Dozo does Asian with flavor, flare

The red Chinese characters on the faux cloth walls inside Dozo’s entrance recount tales of Malaysian warriors, an odd contrast given that the restaurant has a distinctly peaceful ambiance. When asked, the waitress will hasten to explain that the warrior stories serve as Dozo’s mission statement: “We are new at this business, and we want to be at the forefront of the battle.”

With this spirit, Dozo restaurant is off to a fighting start. After opening Oct. 3, the new eatery has become an overnight local sensation despite its location in a so-called “sketchy” part of New Haven on Whalley Avenue, just past Popeye’s and across from Rite Aid.

Operated by the same family that owns Miso on Orange Street, Dozo fills a previously overlooked niche in the New Haven food scene by providing East Asian cuisine in hearty portions at student-friendly prices. With more food per plate than Samurai and more authentic cuisine than Ivy Noodle, Dozo provides Yalies with a cheaper, more accessible alternative to Miso.

The gyoza pan-fried pork dumplings are served five to a plate, arranged symmetrically around a ginger and wasabi centerpiece. Each dumpling is half pan-fried, half steamed, giving the perfect combination of soft and crunchy for a multi-textured experience. The chow kue teo, a noodle plate featuring pan-battered shrimp, soy-soaked pork strips, fish cake, steamed bean sprouts, chives and scallion, is savory and works well as a non-spicy contrast to the house specialty Dozo roll.

Wrapped in moist green sushi, the Dozo roll is cut into two-and-a-half inch diameter slices and filled with tempura lobster tails and cucumber. Each piece is garnished with chopped mango squares seasoned with exotic Indian herbs and garlic mayonnaise. The pieces are difficult to eat in one bite, but the taste and size definitely make it worth trying.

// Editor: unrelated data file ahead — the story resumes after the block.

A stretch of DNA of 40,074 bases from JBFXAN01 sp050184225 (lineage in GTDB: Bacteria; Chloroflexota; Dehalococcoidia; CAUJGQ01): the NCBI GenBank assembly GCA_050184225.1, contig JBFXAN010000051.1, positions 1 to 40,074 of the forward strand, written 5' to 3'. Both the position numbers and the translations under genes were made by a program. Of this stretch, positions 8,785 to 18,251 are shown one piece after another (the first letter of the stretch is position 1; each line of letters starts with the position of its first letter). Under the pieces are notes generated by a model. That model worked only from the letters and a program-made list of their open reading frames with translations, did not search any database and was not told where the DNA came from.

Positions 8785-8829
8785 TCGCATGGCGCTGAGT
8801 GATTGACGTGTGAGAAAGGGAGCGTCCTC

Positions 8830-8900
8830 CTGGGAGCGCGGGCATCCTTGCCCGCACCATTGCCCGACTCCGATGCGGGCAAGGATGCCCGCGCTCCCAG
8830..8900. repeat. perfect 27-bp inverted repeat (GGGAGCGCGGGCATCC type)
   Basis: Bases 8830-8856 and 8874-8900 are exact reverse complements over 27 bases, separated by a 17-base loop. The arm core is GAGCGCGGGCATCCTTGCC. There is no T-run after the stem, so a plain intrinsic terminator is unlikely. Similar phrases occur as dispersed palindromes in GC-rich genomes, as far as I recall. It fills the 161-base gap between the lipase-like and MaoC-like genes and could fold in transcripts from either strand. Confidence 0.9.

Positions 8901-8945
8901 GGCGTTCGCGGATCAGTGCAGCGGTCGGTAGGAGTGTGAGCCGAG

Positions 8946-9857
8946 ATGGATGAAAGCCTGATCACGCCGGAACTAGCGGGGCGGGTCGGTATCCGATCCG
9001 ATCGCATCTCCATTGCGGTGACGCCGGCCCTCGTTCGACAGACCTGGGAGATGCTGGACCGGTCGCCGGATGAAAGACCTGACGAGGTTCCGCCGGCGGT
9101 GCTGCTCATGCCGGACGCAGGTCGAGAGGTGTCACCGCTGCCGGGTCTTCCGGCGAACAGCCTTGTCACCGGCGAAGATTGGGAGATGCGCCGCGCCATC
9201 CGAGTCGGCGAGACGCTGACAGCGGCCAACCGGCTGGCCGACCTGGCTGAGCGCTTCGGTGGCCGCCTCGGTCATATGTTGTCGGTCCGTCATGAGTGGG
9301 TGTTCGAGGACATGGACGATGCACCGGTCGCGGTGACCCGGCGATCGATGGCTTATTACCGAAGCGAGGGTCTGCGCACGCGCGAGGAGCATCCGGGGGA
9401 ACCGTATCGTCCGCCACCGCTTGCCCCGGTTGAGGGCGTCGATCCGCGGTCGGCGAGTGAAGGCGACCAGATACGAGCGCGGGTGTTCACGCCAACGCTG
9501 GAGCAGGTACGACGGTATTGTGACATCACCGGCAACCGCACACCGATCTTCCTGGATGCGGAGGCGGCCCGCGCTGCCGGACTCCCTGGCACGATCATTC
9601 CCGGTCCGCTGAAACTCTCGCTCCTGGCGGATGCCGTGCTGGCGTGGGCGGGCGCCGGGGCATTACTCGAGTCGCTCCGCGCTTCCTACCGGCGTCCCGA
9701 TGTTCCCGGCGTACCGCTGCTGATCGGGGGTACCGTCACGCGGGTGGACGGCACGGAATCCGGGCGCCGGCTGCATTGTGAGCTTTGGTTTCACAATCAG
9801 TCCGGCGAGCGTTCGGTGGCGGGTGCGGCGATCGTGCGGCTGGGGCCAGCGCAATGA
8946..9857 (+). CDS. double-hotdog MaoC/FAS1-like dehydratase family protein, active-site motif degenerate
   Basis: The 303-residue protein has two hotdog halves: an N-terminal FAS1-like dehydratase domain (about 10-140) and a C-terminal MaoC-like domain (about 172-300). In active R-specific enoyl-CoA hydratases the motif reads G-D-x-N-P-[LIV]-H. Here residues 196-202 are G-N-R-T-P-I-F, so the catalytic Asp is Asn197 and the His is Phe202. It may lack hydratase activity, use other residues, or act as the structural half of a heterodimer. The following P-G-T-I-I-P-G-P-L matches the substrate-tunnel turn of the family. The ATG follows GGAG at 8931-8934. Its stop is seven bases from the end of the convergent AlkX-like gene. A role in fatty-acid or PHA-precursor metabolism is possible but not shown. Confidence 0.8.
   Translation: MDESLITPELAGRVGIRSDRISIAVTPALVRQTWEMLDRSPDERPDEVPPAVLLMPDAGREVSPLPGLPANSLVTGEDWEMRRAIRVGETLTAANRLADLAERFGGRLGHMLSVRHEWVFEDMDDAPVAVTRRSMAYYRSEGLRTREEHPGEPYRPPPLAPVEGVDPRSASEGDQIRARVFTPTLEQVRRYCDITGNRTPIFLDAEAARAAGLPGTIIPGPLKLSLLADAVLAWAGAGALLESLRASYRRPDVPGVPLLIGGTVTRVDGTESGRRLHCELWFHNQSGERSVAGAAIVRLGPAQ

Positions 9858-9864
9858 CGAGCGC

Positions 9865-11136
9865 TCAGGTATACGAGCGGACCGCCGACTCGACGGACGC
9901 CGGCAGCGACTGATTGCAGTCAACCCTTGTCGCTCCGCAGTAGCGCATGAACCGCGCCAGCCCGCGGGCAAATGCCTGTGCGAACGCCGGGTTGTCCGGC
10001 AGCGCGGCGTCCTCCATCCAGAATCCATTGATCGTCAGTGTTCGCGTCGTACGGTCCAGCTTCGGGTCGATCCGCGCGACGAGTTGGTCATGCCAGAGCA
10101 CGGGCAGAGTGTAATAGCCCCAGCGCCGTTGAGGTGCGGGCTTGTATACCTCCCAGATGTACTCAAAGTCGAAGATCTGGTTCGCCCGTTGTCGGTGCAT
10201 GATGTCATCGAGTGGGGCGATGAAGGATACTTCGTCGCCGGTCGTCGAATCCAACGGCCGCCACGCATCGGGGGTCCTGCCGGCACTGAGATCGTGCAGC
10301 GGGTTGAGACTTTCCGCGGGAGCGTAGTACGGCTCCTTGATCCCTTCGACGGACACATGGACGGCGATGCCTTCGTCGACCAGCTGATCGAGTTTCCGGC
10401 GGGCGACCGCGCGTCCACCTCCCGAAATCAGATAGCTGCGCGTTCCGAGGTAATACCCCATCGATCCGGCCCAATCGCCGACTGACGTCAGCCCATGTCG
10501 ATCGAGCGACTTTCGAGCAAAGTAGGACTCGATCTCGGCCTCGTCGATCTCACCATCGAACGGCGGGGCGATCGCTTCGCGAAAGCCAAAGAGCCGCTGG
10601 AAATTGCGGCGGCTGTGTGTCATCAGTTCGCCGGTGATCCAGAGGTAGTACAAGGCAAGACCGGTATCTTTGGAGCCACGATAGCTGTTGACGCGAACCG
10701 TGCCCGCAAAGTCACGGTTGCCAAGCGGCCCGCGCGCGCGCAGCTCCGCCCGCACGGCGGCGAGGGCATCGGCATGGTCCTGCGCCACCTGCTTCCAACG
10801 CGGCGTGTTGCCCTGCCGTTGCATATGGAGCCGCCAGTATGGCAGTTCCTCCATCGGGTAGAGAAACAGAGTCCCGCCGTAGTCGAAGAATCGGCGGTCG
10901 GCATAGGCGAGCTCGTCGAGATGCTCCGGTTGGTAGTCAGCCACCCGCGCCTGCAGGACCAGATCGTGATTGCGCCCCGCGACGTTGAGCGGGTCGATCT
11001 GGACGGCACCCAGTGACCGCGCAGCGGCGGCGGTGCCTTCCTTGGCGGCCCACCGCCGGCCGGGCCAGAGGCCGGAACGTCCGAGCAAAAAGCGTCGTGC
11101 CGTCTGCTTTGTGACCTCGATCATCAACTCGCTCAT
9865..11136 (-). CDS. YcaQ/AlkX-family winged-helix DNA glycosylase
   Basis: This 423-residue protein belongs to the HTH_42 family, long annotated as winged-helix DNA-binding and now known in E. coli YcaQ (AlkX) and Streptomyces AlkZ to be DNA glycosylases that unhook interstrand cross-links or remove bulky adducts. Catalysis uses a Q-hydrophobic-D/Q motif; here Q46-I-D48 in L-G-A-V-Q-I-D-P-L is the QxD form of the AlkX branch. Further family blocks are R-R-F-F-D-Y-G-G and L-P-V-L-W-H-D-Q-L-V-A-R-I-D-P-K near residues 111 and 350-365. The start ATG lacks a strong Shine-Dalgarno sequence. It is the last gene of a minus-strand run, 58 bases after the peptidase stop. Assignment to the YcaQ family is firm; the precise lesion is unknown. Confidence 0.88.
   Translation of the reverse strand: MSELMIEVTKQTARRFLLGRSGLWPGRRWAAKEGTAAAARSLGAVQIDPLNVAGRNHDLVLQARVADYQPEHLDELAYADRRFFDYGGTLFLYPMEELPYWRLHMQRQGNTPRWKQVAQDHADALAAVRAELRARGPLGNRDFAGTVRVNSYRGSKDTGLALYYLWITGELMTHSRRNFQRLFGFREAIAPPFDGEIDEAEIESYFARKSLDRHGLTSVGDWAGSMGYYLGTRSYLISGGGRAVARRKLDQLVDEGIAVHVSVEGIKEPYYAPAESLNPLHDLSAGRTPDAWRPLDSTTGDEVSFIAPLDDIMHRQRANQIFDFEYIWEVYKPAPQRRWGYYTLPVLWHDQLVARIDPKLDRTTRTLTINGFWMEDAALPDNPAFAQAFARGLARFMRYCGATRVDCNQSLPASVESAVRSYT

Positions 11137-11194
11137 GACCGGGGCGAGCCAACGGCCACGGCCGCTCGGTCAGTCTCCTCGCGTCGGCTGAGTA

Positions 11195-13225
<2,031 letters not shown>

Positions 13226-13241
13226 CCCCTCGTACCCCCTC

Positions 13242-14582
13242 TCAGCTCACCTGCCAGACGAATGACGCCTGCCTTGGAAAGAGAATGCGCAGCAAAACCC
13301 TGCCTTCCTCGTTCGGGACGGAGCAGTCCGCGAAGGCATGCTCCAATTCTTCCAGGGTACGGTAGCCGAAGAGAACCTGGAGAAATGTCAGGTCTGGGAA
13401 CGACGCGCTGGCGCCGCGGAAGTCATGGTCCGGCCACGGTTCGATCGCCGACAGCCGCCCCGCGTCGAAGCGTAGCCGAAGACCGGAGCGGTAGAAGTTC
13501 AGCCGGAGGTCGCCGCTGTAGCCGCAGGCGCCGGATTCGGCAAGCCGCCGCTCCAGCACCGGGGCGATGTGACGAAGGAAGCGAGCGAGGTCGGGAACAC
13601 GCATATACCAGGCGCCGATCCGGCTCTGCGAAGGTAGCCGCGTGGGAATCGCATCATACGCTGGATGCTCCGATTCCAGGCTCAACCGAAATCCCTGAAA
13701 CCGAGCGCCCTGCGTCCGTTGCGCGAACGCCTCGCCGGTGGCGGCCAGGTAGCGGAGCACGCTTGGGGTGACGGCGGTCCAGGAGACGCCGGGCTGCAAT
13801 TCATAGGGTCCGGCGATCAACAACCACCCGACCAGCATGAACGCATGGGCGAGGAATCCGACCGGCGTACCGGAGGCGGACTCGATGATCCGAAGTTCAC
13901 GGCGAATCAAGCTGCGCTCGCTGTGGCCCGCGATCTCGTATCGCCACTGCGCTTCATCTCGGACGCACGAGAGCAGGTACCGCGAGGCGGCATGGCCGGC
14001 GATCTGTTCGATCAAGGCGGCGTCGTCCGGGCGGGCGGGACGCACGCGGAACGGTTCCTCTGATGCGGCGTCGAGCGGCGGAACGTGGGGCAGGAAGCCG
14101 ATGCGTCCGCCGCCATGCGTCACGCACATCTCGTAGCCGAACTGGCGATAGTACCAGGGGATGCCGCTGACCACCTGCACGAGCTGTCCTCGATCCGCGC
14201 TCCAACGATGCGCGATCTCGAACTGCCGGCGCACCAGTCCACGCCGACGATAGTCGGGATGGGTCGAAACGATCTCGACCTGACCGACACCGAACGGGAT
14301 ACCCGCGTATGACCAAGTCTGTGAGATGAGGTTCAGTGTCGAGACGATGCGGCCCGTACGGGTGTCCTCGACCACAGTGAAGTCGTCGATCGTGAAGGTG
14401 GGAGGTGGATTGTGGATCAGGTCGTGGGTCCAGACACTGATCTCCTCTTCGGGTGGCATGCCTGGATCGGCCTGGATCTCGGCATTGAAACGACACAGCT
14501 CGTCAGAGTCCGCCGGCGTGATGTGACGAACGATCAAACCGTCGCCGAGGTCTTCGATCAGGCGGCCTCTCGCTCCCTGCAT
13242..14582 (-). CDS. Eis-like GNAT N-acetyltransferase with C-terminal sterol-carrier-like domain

The dessert menu is more traditional and includes favorites such as tempura ice cream and various chocolate plates. But the ice cream is what distinguishes the desserts at Dozo from the rest. A warm molten chocolate lava brownie would typically be topped with plain vanilla ice cream, but at Dozo the chef opts for the more traditional Asian green tea ice cream and red bean ice cream.

Dozo’s wait staff is friendly and quick to assist patrons, whether by refilling drinks, clearing tables or providing menu recommendations. At many great restaurants, you know the service is good because you barely notice it, but at Dozo silent service is executed to perfection.

The decor is minimalist, with bare, light green-tinted walls and a ceiling supported by dark cherry varnished wood trunks. Rolled-up straw placemats contain printed menus inside, tightly wound up like ancient scrolls. To the right of the tables is the sushi bar where chef Lin Wong and his sous chefs concoct the unique Malaysian flavors Dozo offers. A white wall divides the dining area from the dark wood-paneled bar on the other side of the restaurant.

At $12 apiece, Dozo’s set price lunch boxes — including a sushi roll and noodle plate — are an ideal first taste of what the eatery has to offer. Any Yalie who values good cuisine should go out of their way to visit this distinctive restaurant and experience its native flavor.

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